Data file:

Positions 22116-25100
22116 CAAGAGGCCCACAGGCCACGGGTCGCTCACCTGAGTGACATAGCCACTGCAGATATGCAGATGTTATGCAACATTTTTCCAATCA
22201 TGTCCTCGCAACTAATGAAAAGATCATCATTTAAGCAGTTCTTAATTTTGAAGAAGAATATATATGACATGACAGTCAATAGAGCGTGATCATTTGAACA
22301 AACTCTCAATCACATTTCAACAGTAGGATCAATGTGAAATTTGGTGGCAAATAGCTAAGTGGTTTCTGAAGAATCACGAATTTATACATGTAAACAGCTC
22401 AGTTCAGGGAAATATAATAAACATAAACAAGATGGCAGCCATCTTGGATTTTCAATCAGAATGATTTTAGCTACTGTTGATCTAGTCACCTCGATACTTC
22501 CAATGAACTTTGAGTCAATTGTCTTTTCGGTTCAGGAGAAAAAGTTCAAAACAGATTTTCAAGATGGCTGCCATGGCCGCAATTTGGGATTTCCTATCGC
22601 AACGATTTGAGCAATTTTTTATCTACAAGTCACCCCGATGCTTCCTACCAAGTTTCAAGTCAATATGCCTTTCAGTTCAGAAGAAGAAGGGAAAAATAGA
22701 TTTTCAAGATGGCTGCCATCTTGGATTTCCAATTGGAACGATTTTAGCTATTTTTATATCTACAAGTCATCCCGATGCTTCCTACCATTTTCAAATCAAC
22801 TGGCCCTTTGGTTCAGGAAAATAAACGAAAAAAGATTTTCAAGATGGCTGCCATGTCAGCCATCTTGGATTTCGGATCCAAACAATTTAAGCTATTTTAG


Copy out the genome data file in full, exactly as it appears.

Positions 22116-25100
22116 CAAGAGGCCCACAGGCCACGGGTCGCTCACCTGAGTGACATAGCCACTGCAGATATGCAGATGTTATGCAACATTTTTCCAATCA
22201 TGTCCTCGCAACTAATGAAAAGATCATCATTTAAGCAGTTCTTAATTTTGAAGAAGAATATATATGACATGACAGTCAATAGAGCGTGATCATTTGAACA
22301 AACTCTCAATCACATTTCAACAGTAGGATCAATGTGAAATTTGGTGGCAAATAGCTAAGTGGTTTCTGAAGAATCACGAATTTATACATGTAAACAGCTC
22401 AGTTCAGGGAAATATAATAAACATAAACAAGATGGCAGCCATCTTGGATTTTCAATCAGAATGATTTTAGCTACTGTTGATCTAGTCACCTCGATACTTC
22501 CAATGAACTTTGAGTCAATTGTCTTTTCGGTTCAGGAGAAAAAGTTCAAAACAGATTTTCAAGATGGCTGCCATGGCCGCAATTTGGGATTTCCTATCGC
22601 AACGATTTGAGCAATTTTTTATCTACAAGTCACCCCGATGCTTCCTACCAAGTTTCAAGTCAATATGCCTTTCAGTTCAGAAGAAGAAGGGAAAAATAGA
22701 TTTTCAAGATGGCTGCCATCTTGGATTTCCAATTGGAACGATTTTAGCTATTTTTATATCTACAAGTCATCCCGATGCTTCCTACCATTTTCAAATCAAC
22801 TGGCCCTTTGGTTCAGGAAAATAAACGAAAAAAGATTTTCAAGATGGCTGCCATGTCAGCCATCTTGGATTTCGGATCCAAACAATTTAAGCTATTTTAG